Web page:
No Front Brakes

My front tire got clipped as I was passing someone on an asphalt section at the Elsinore GP today. I was doing fifth gear full throttle and the bike hit on the right side and slid a pretty good way down the pavement. Actually, further that I did. I was able to get up and everything checked out okay except for the front brakes: there weren’t any. There’s absolutely no pressure but there was plenty of fluid.

Any suggestions on where to look first? My initial thought is that a seal blew when the initial force was applied to the lever or as it was sliding with the brakes locked. I looked at the manual but nothing jumped out at me. I also thought air in the lines but it did have fluid.

I was able to finish the race and had a fun day overall. Shane Watts is EXTREMELY fast! I also now swear by my Asterisks since severe knee damage was probably inevitable…but that could be a different post.

If anyone’s right arm is 3/4 of an inch shorter than their left I’ve got a perfect set of ground down Renthal handlebars for you.


what pro's where out there ??? albe?? lampson? mike k.??

Kiedrowski didn’t make it but his bike did. I got a great picture of it in the pits. Rumor had it that Greg Albertyn was going to ride his bike. I’m not sure if Albertyn really did show up. If he did ride it wasn’t on Kiedrowski’s bike because it never left the Suzuki area. Lamson was there and somebody was tearing it up on a KLX 650. I think it might have been Healy. Although my blood is Blue, to be honest, KLM stole the show this weekend at Lake Elsinore.

I'm going to stick with the original question. Luckily, the hydraulic brakes are very straight forward and simple. You should be able to examine the system from the handlebar to the caliper. From the description, you have no lever pressure. So, start from the lever and examine the components at the handlebar. Check to make sure that the little adjustment screw/plunger isn't broken. Make sure that the fluid reservoir isn't cracked and leaking. Next, make your way down from the top of the hose starting at the banjo bolt at the reservoir. Look for a kinking caused by the crash. Often times, during a crash, there is an obvious abrasion where the worst damage is. Pay close attention to the brake line all the way down to the caliper. At the caliper, inspect closely the bottom banjo bolt connection. If you can't visually pinpoint the problem, you might ask a friend to pump the lever for you while you watch and LISTEN for leakage.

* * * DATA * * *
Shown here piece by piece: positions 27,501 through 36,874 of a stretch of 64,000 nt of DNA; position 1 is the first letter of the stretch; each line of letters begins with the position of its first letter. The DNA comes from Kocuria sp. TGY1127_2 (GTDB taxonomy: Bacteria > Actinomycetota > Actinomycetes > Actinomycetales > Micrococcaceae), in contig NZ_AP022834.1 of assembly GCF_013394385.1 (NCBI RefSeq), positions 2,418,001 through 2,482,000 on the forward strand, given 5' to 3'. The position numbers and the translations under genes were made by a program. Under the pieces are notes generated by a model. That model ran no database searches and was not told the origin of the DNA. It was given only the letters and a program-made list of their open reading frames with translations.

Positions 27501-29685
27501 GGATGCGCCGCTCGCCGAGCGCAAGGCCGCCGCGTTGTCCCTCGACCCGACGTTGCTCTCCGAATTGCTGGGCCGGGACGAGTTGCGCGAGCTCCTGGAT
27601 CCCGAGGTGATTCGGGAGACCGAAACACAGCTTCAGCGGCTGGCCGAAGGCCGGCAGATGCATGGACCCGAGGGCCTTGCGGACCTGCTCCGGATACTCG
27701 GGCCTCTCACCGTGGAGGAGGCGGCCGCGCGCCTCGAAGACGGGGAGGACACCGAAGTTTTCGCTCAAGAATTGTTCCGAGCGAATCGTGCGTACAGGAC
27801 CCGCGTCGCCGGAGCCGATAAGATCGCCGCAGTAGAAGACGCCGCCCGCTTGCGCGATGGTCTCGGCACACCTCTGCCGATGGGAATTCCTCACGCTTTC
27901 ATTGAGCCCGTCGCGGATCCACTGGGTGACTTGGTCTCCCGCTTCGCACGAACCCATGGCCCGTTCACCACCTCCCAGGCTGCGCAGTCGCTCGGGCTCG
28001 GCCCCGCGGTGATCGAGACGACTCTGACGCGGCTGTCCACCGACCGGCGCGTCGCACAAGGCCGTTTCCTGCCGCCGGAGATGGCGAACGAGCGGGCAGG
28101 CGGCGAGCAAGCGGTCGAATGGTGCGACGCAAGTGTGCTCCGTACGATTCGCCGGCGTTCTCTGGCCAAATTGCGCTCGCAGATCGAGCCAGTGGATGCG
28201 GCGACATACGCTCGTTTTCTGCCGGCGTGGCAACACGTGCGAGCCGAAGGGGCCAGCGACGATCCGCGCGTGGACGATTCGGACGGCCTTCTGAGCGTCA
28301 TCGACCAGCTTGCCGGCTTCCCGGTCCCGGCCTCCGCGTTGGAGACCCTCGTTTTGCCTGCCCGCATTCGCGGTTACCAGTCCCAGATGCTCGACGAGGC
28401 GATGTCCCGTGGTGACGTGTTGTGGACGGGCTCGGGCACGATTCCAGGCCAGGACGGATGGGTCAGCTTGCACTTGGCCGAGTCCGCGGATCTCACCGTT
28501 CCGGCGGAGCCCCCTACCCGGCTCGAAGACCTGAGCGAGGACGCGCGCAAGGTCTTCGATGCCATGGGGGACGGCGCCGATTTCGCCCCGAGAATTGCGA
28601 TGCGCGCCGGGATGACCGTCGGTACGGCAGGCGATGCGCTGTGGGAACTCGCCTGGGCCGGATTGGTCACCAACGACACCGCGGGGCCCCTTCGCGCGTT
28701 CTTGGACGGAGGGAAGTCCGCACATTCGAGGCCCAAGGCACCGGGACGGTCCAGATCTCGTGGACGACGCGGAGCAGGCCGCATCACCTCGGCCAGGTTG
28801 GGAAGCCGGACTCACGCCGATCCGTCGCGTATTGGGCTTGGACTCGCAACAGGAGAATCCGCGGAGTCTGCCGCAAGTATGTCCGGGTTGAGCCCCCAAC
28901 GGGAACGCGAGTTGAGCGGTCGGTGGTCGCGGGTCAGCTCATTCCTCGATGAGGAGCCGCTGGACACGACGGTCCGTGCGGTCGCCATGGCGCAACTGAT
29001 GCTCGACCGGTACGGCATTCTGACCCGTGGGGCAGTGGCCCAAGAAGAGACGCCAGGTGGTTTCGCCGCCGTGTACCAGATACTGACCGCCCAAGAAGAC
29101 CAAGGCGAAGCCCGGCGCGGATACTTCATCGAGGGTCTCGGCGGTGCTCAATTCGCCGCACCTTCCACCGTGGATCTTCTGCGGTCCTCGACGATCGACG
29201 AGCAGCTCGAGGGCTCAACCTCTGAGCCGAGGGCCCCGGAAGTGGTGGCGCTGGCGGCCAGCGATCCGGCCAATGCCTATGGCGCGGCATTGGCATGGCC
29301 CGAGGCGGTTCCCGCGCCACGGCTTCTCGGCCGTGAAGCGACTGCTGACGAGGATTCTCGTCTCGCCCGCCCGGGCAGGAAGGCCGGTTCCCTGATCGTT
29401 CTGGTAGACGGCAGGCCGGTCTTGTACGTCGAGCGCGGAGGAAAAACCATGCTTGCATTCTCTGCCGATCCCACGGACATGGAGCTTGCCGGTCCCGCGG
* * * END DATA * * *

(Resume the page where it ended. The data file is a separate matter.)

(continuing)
Take the lever off, take rubber boot off (the one behind the lever, covering the piston in the master cylinder). With small snapring pliers, take circlip holding the master cylinder out, and slide the piston assembly out. You will probably find that one of the rubber cups are damaged.

I'm wondering if it's possible that during the crash any air that may have been in the resovior didn't some how end up in the master cylinder. If there are no leaks then you may want to try bleeding it pretty good to see if you can get any air out. May not be the problem, but it should only take a few minutes so it may be worth a shot. Let us know what you find.

I think I'd also check the rotor. It could have gotten bent.


I followed Boit’s advice and started from the lever and worked my way down. Disassembling the Master Cylinder was easy. Once I got to the master cylinder piston (page 5-15 in my 01 manual) I noticed a small hole in the rubber cup closest to the spring. The rubber is pretty thin and probably blew from the force (pressure) applied to the system. I had to order the whole piston since Yamaha won’t let me buy the 50-cent rubber cup by itself. Nineteen dollars and an hour and it will be fixed. Thanks for all the help!


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